TP: Biggest overachiever=Hosey Williams. The obvious choice is Brendon Kay, but I had pretty high expectations for him after watching him play well down the stretch last year. Our running game was a big unknown after we lost George Winn, and while runningback by committee worked well this year, Williams really stood out in my mind. It seems like every time he touched the ball, something good would happen. He runs with power and strength, which works great with our pretty solid and experienced o-line. He averaged 5 yards and carry and 5 yards a catch, not too shabby for a first year player (albeit, he was a JUCO).
Underachiever=Tony Miliano. After starting out the year on the Lou Groza award watch list, Miliano has had a horrendous year. Every time he kicks, even if it is a chip shot, I have to pray that he makes it. The blame doesn’t all fall on him, as he had a few tough snaps and holds, but his performance was pretty bad. I’ve never been a big fan of his, and this year made me really dread watching the adventurous kicker.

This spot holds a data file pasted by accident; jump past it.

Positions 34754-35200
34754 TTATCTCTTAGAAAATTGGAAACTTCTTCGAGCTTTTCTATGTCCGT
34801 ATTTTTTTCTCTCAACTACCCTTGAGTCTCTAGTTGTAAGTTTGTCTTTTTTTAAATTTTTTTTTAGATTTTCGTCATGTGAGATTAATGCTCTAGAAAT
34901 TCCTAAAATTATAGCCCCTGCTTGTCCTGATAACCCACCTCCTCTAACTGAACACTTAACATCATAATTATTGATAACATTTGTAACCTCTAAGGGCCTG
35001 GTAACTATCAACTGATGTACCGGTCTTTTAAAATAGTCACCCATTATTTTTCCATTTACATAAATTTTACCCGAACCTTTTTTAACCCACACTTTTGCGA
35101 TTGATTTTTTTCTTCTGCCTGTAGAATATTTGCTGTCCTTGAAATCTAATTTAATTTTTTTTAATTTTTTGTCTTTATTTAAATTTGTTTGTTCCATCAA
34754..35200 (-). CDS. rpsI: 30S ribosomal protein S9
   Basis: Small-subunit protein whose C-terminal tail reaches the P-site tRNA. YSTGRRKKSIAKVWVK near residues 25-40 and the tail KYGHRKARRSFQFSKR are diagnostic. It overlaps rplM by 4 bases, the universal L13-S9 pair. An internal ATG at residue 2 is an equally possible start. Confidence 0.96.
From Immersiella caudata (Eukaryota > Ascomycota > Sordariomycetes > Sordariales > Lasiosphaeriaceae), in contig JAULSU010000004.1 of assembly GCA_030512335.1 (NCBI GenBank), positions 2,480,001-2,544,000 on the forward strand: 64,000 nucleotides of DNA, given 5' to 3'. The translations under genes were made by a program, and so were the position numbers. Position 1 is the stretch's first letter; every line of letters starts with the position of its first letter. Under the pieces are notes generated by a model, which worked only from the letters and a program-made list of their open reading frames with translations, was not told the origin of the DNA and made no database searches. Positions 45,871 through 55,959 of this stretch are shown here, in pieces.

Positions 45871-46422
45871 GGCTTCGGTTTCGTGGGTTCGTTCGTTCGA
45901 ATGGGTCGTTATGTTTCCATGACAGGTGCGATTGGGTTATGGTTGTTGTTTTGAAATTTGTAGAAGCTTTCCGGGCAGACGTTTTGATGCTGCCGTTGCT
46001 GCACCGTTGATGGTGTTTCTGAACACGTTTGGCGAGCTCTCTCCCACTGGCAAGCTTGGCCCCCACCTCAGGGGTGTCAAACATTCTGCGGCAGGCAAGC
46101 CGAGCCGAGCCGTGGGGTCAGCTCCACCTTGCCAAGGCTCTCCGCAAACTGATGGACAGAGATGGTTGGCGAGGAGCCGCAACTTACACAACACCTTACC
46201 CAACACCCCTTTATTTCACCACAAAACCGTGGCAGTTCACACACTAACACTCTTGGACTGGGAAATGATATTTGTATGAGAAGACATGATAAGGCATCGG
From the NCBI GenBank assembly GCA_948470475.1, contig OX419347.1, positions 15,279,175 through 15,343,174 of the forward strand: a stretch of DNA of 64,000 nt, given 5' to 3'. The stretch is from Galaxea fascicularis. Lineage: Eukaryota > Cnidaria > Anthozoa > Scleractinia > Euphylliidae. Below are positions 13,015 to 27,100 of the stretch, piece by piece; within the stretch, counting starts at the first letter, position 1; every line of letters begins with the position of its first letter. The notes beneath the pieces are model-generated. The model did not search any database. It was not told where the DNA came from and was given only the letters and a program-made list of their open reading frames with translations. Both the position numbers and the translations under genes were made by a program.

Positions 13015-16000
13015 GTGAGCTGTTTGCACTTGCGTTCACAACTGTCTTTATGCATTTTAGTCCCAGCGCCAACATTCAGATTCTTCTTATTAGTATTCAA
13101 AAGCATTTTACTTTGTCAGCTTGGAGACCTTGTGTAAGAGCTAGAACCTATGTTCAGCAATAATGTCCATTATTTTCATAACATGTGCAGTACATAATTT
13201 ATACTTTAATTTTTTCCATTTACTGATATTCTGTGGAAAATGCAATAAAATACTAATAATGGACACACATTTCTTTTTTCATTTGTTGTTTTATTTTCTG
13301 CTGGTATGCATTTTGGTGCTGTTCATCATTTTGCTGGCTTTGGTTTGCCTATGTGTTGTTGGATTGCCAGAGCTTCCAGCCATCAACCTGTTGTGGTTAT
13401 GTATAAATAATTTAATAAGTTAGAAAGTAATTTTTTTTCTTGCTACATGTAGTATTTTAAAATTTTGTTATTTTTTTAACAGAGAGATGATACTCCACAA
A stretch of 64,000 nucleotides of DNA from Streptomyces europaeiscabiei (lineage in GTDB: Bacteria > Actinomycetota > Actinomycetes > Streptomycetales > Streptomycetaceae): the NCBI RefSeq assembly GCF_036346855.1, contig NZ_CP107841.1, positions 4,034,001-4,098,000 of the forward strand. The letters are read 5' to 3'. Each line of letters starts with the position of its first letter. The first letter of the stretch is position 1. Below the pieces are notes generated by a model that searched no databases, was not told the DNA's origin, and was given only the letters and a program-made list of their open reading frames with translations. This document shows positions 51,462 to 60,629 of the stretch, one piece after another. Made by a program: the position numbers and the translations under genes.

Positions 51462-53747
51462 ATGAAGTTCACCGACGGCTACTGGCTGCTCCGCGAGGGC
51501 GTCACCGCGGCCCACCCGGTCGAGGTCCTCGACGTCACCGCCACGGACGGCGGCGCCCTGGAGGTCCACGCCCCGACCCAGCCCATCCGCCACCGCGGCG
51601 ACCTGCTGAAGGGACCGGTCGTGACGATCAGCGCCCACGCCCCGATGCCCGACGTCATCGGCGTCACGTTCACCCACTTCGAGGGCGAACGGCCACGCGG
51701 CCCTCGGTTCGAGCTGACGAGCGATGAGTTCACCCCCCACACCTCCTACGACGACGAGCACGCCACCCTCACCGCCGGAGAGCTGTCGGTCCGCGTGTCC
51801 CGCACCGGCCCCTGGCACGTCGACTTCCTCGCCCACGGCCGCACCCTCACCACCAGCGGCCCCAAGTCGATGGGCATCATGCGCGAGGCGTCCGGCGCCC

CB: My overachiever is Zach Edwards. Kid came out of no where to lead all defensive backs in tackles (63) and tackles for loss (2.5). He also had the second most interceptions on the team. Considering he’s just a freshman, the future is very, very bright for Edwards. My underachiever is Jeff Luc. I expected far more out of him this season but the transfer from Florida State just looked slow out there. Maybe he’s more adept to middle linebacker than outside linebacker but I just never got the feeling he felt comfortable on the field. Hopefully he has a strong bowl game leading up to his senior campaign.
3) What was the best and worst moment of the season?
MJ: Best moment would have to be that 97 yard drive against SMU. The game was turning into a shootout but Tuberville and Gran came out and took a commanding lead and then had a methodical drive down the whole field and ended with a touchdown. Complete power move and used a lot of time and really secured the victory in the game.